The Wrangler, however, with its shorter wheelbase, length and overhangs bests all of these numbers. Approach/breakover/departure angles for four-door Sport models are 41.4/20.3/36.1 degrees; in Sahara models they're 41.8/21/36.1 degrees; and in the Rubicon, 43.9/22.6/37 degrees.

Towing and Hauling

The Gladiator may not have quite the same abilities to tackle off-road obstacles, but it can certainly carry more goodies to the trailhead or park.

Jeep lists the Wrangler's max towing capacity as 3,500 pounds regardless of trim. Payload capacity for Sport models is 1,000 pounds, 880 for Sahara models and 892 for Rubicons. Gross combined weight ratings — which Jeep calculates at base weight plus max trailer weight plus a 150-pound driver (ha) — are 8,117 pounds for Sport models, 10,836 for Saharas and 11,063 for Rubicons.

The Gladiator is far less single-serving than its SUV sibling and is also available with a Max Towing Package. Towing capacities for the Sport model start at 4,000 pounds with the six-speed manual and 3.73:1 axle ratio. The automatic transmission with the same axle ratio bumps it up to 4,500 pounds. Switching to a 4.10:1 axle ratio — only available with the automatic — increases the max trailer weight to 6,000 pounds. Adding the Max Towing Package — only on the Sport — ups the max trailer weight to 7,650 pounds.

Overland models are only available with the 3:73:1 axle ratio. Manual-transmission models have a max trailer weight of 4,000 pounds and automatics can pull up to 6,000 pounds. Rubicon models, with the standard 4.10:1 axle ratio, can tow 4,500 or 7,000 pounds depending on manual or automatic transmission.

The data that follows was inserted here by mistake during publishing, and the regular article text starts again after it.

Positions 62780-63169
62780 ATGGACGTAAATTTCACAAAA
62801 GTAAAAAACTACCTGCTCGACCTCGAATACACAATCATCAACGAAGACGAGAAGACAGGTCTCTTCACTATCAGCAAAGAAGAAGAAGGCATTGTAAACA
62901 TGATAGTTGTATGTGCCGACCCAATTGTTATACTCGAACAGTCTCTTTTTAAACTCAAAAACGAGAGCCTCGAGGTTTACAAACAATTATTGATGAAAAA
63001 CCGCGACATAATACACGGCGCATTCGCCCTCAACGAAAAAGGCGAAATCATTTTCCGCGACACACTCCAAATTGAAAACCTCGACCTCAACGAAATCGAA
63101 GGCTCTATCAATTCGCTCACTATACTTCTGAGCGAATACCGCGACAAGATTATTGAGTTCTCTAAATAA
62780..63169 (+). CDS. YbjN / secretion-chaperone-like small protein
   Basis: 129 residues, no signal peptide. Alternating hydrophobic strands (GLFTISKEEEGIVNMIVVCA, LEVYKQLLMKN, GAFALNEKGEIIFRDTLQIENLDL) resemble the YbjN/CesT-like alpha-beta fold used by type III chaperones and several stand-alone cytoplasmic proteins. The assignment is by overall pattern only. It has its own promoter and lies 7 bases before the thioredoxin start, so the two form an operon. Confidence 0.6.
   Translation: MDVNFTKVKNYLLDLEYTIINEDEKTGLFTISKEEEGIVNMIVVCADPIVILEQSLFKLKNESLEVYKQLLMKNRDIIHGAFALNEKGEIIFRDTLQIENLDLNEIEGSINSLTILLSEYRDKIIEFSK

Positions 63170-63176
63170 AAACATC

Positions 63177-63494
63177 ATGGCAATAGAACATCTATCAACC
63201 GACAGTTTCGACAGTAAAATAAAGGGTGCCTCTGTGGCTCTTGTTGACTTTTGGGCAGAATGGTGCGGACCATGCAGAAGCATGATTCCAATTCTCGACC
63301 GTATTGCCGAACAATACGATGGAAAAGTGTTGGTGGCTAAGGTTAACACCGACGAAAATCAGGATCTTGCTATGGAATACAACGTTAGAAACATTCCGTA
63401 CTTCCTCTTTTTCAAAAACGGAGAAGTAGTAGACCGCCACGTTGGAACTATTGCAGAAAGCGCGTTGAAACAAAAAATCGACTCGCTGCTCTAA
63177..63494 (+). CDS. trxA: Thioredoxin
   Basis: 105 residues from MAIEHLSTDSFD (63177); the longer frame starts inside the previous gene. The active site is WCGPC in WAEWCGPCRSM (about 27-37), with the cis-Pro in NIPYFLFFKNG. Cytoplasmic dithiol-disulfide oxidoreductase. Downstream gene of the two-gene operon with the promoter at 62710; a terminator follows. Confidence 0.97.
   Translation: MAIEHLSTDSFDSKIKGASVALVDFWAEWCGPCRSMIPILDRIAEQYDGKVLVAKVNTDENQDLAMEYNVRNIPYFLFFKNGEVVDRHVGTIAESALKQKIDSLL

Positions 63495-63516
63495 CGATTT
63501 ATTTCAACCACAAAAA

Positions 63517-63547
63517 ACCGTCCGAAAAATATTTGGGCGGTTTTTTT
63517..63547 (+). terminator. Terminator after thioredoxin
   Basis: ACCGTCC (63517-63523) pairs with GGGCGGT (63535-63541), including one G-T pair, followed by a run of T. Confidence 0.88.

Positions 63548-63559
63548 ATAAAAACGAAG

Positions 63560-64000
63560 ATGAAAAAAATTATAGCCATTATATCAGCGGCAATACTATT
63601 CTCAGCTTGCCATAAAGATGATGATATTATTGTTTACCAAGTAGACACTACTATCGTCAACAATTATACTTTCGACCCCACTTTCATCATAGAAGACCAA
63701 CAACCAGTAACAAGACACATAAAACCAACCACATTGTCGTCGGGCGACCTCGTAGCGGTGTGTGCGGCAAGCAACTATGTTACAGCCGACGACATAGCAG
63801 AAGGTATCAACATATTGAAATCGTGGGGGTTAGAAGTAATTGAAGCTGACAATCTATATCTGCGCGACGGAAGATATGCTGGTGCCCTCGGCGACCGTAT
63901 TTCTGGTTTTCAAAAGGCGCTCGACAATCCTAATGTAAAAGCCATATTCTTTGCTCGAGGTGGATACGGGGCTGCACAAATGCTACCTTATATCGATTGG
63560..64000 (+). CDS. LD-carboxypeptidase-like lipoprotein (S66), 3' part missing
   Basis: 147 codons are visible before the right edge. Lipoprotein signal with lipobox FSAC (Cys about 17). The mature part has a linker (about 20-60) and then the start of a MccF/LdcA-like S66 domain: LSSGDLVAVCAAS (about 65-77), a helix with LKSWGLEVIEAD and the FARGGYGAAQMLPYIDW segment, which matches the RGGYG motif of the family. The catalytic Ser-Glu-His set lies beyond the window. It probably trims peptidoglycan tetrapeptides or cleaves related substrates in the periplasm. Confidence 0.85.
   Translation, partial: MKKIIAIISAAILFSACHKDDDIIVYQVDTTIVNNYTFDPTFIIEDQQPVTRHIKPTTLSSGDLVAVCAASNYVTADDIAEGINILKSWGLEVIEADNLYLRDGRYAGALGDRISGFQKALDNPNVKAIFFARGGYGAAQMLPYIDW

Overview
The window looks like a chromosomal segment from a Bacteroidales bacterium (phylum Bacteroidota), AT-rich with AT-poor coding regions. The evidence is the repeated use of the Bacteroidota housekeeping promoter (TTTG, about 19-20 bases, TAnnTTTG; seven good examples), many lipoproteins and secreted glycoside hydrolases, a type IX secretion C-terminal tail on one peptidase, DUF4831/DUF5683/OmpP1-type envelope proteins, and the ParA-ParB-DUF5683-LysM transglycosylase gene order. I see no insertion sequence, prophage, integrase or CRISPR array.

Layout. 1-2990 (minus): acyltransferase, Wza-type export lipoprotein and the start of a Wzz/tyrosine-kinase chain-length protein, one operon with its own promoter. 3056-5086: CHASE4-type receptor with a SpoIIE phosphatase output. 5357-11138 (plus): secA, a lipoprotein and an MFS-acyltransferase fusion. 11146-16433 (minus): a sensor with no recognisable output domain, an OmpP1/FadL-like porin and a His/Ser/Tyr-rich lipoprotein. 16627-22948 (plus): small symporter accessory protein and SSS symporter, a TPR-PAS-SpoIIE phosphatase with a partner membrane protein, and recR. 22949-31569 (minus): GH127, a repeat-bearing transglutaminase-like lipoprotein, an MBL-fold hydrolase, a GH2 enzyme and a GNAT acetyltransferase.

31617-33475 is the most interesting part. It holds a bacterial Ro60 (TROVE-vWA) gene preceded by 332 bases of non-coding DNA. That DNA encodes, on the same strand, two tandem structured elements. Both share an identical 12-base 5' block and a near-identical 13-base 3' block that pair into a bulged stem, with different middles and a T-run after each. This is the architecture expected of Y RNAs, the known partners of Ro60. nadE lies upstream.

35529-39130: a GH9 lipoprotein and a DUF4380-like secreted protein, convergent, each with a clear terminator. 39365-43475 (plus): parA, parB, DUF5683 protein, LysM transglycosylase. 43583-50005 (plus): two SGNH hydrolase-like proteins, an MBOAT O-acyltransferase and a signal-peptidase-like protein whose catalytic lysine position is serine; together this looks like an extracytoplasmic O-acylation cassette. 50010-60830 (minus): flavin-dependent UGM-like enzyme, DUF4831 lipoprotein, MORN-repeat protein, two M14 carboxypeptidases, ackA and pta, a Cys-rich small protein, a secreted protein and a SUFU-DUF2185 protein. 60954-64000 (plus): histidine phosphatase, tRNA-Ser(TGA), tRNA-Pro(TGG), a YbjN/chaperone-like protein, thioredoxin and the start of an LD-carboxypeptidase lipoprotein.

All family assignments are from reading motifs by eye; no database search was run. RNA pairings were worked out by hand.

Payload capacities also differ depending on trim, transmission and axle ratio. Manual Sport models with the 3:73:1 ratio can carry the most payload at 1,600 pounds. Automatic 3.73:1 and 4.10:1 Sport models can carry 1,105 pounds. Adding the Max Towing Package ups carrying capacity to 1,535 pounds.

Overland models can carry either 1,140 or 1,120 pounds with the manual or automatic transmissions. Rubicon models can carry 1,200 pounds with the manual transmission and 1,160 pounds with the automatic.

Using the same formula as the Wrangler, GCWR ratings for Sport models are 9,100 pounds for manual-equipped 3.73:1 models, 9,650 for automatics. The 4.10:1 models can handle either 11,100 pounds or 12,800 with the Max Towing Package. Overland models have a GCWR or 9,100 or 11,100 pounds in manual or automatic configurations. Rubicon models are rated at 10,000 or 12,450 pounds with the manual or automatic. graphic by Paul Dolan; manufacturer images



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Road Test Editor Brian Normile joined the automotive industry and in 2013 and became part of the Editorial staff in 2014. Brian spent his childhood devouring every car magazine he got his hands on — not literally, eventually — and now reviews and tests vehicles to help consumers make informed choices. Someday, Brian hopes to learn what to do with his hands when he’s reviewing a car on camera, and to turn his 2021 Hyundai Veloster N into a tribute to the great Renault mid-engine, rear-wheel-drive hatchbacks. He would daily-drive an Alfa Romeo 4C if he could. Email Brian Normile